Coupling failure is justification for summary dismissal: FWC

By: Brad Gardner

Linfox sacked its driver after he failed to attach a trailer correctly. The Fair Work Commission says the company did the right thing.

Coupling failure is justification for summary dismissal: FWC
Zero tolerance: Linfox says a driver's failure to follow correct coupling and uncoupling procedures justifies termination of their employment.


Linfox truck drivers who fail to follow company procedures when hooking up trailers have been put on notice, with the Fair Work Commission (FWC) backing the company’s tough stance on offenders.

Linfox sacked linehaul driver Ganesh Changan when a trailer he was attaching to a prime mover came off and hit the vehicle’s chassis.

Changan launched an unfair dismissal claim, but FWC Commissioner Paula Spencer ruled that Linfox acted fairly because the driver failed to visually check the trailer was connected before performing a tug test.

Linfox’s policy requires drivers to conduct several visual checks to determine if the kingpin of the trailer has properly locked into the turntable.

Drivers are then required to perform a series of tug tests, which Changan was in the process of doing when the trailer fell off.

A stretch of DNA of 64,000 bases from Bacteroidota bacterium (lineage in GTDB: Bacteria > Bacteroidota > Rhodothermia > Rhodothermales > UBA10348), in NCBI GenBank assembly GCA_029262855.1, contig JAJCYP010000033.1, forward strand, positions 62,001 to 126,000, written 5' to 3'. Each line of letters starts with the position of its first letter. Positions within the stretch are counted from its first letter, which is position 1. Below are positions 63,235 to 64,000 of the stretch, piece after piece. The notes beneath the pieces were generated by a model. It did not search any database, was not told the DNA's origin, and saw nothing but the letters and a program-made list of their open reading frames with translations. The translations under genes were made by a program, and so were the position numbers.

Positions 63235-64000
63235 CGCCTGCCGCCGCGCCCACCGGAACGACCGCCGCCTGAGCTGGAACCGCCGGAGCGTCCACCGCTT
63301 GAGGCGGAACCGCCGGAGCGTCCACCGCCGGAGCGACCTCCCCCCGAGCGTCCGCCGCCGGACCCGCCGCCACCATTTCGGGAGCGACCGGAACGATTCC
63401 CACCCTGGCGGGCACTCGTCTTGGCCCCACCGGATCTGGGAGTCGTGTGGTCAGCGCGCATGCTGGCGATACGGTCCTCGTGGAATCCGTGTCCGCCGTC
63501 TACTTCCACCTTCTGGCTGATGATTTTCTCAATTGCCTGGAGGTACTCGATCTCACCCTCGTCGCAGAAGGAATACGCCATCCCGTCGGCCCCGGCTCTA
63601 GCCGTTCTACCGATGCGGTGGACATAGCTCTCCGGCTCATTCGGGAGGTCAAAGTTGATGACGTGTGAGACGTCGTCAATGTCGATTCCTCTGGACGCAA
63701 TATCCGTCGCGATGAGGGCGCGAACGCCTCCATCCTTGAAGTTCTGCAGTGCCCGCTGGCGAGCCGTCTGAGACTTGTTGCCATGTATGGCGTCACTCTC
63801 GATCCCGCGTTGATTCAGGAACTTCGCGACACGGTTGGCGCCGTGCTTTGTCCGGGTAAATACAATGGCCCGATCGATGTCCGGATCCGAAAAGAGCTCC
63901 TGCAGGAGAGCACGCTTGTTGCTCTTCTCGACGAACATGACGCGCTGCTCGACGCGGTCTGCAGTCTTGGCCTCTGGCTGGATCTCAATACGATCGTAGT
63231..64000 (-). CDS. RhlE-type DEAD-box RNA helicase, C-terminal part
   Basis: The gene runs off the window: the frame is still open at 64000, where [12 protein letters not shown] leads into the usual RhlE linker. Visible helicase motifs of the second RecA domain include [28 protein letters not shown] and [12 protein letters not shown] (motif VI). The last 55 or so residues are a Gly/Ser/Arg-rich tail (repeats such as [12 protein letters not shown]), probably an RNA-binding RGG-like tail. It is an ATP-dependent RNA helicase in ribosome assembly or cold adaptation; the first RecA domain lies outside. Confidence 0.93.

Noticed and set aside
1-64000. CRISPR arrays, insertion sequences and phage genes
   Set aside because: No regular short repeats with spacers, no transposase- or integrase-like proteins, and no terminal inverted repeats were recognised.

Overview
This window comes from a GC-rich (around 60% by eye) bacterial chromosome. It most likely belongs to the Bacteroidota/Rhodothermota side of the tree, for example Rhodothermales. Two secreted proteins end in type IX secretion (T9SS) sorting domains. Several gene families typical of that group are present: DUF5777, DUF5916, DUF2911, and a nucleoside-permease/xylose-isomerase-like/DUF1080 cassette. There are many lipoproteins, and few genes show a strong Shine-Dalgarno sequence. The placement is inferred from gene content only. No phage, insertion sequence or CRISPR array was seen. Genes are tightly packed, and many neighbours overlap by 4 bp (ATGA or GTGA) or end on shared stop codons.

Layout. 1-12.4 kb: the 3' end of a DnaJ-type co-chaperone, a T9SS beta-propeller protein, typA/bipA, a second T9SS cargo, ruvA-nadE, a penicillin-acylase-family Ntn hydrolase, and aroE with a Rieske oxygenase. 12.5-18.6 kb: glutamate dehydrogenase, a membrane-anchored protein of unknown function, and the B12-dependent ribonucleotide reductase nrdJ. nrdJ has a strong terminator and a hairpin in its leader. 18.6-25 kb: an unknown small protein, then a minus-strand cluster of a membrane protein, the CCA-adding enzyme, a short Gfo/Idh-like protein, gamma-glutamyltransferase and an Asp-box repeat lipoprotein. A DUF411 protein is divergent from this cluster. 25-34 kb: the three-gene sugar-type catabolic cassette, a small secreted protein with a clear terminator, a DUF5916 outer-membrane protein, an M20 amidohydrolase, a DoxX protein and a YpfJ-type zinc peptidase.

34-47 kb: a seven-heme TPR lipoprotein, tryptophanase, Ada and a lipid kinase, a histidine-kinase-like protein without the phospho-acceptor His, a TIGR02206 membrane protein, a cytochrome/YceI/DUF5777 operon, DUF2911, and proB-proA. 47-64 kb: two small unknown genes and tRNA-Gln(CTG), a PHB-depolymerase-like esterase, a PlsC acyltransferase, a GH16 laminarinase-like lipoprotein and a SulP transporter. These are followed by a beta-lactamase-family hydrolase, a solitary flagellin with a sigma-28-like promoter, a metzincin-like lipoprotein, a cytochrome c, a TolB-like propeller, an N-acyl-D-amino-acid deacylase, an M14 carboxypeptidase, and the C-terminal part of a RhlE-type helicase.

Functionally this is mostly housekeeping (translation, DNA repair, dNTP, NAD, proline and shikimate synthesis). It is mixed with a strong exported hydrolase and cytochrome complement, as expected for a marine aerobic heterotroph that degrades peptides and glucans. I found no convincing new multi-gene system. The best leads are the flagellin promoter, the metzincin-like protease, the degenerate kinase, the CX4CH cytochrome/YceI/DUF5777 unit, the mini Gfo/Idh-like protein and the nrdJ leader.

Spencer says Changan’s failure to complete visual checks justified instant dismissal because of the potential consequences a detached trailer has for the driver, his fellow employees, the company and the general public. 

"A coupling failure has the potential to cause, at worst, a serious risk to life, whether it is in the yard or on the road," she says.

The commission heard that Linfox repeatedly reinforced compliance with its coupling and uncoupling procedure and that Changan had received training in how to comply with it.

Linfox told the FWC it maintained a zero tolerance stance toward unsafe practices and that a coupling failure represented a serious safety risk.

"The Respondent stated that a coupling failure was one of the most significant risks to the safety of the Respondent’s drivers and the general public. Coupling failures can result in death," Spencer says.

Following the incident, Linfox asked the turntable’s manufacturer, Jost, to examine if it was faulty.

It sacked Changan after Jost reported that the turntable was fine and that the incident was human error.

During proceedings, Changan claimed Jost was unlikely to identify a mechanical fault for fear of losing its contract with Linfox. Spencer dismissed the accusation.

"I discount this entirely. The evidence is that Jost has previously reported on mechanical faults in incidents involving a coupling failure. In these instances the driver was not found at fault and was not disciplined," she says. 

The incident involving Changan came to light after he reported it to his supervisor.

He told the FWC that it should take into account the effect his summary dismissal may have on the prospect of people reporting incidents in future. 

"The Applicant submitted that the disciplinary action evident in this matter will not encourage a reporting culture amongst the Respondent’s employees," Spencer says.

However, she says Linfox has taken the issue into consideration in balancing the potential hazards associated with failed coupling incidents.

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